Park day three started with an early alarm buzzing in my ear. We didn’t know if we’d be able to hike Half Dome today or not. The night before we were both completely spent and knew we were not going to feel our best in the morning. Yosemite Falls was a “strenuous” 7-1/2 mile hike but doing Half Dome as a day hike would be a “very strenuous” 16 miler (for us actually 18 mile but more on that later). If we were going to do it at all we needed to be out the door by about 5am. The shuttles don’t run that early so we had to drive to one of the other campgrounds to park. Unfortunately, I misunderstood what the ranger was telling me the day before and we parked in the wrong lot which was at least a mile from the trailhead. I would curse this decision before the day was out. I was already weary and so convinced that I wasn’t going to hike the whole thing I didn’t bring any extra water and I left my gloves (needed for the final push) in the room.
Our thought was to hike to Vernal Fall on the Mist Trail (supposed to be the best and most popular hike in the park). This would get us maybe a quarter of the way up to Half Dome and would be a fun little hike. As popular as this trail is I’m surprised at how steep it is. Nothing like Yosemite Falls but certainly enough to give a couch potato thoughts of cardiac arrest. One huge help is that this portion of the trail is paved making walking fast easy and soft underfoot. There are even bathrooms and water fountains along the way.
We quickly reached the bottom of Vernal Fall which is quite beautiful. It is a nice change from Yosemite Falls because it is one free-leaping fall as opposed to Yose’s two steps. Again the temp dropped (and it was already a cold morning) and the pavement ended as we approached the fall. We donned our rain jackets and were thankful to have long pants.
Sidebar: I had hoped that jogging pants would work like hiking pants so I wore them over my shorts. They kept me warmer but they got soaking wet anyway. I will definitely get a pair of hiking pants if we are going to be in a wet situation like this again.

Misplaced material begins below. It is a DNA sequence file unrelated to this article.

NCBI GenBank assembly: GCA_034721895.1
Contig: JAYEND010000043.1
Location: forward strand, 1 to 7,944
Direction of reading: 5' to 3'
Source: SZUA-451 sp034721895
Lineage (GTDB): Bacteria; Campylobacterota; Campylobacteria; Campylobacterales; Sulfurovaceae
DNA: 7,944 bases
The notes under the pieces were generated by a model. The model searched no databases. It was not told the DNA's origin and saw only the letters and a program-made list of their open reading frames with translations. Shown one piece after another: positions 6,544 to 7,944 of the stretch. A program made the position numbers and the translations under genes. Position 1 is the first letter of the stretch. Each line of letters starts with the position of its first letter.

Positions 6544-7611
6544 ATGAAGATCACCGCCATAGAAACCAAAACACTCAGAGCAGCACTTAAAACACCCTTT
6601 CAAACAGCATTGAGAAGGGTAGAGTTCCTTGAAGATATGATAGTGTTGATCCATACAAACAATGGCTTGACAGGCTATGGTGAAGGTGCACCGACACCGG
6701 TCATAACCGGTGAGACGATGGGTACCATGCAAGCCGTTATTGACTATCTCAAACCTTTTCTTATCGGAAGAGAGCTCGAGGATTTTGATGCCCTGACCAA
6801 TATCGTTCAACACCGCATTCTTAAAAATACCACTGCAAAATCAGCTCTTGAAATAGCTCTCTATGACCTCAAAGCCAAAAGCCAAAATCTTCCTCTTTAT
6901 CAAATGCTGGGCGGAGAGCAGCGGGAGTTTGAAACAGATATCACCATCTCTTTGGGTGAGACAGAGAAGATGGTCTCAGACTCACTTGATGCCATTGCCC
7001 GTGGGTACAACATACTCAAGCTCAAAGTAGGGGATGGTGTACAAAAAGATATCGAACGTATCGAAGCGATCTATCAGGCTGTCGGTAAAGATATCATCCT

Now it was time for the signature section of the Mist Trail. We would climb a staircase cut into granite that hugs very close to the side of the fall. Later we would find out that nature was aligned perfectly so the fall was at maximum force that day. There were parts of the climb that were a driving “mist” that felt like someone was pointing a garden hose at us. I thought it was neat but Melanie wasn’t having as good of a time here. She doesn’t like to be cold or wet and she was both. Additionally some of the steps were almost waist high for her so she got a tremendous leg workout.
Once we reached the top of the stairs and the trail veered away from Vernal Fall we stopped on a big rock that was in the sun so Melanie could thaw out and I could strip down to shorts and T-shirt. We continued the climb to the last bathroom just past the top of Nevada Fall. It was at this point that we decided that we would make an attempt to hike Half Dome. Maybe the beauty and coolness of getting to walk over the top of Nevada Fall inspired us. I’m not sure. We had worked out the soreness from yesterday’s hike and were feeling pretty good. If we didn’t make it all the way, we would still get to see some nice scenery.
As the hike continued we spent a mile or two in that soft granite sand again. Unlike before this wasn’t a problem at all because the trail was almost completely flat and wide open giving us some nice views. Next up were switchbacks in the trees that went on for a long time. As we continued to climb the wind gusts became more frequent and I had to put my fleece back on. We passed (and were passed by) several groups of people young and old from all over the world. We talked to a Korean couple when we stopped for lunch. There was a man from Taiwan that was retired and hiking this trail for the second time. We ran across a Vietnam vet (Army) and his wife. I picked out an Australian accent and one that was probably German.
Around this time I ran out of water. Luckily for me Melanie still had a little more than half of hers left. We would have to ration it, but I hoped that I could make it the rest of the day without a bad headache. I knew I was in no danger of problems related to dehydration. I’d pounded down 2.5L already and if I got REALLY thirsty I could always put snow in my water bladder and treat it. Still I had to smile to myself. The biggest thing they caution on this trail is carrying enough water. If I had planned on hiking Half Dome from the start that morning I would have had at least 1L more (perfect) or 2L more (overkill). This may sound like a crazy swimming-pool-sized amount to you hiking pros, but I’ve noticed that I need more water than the average Joe. Keep in mind too that this was a tough all day high up a mountain in a very dry climate. I’m just lucky it wasn’t a hot day.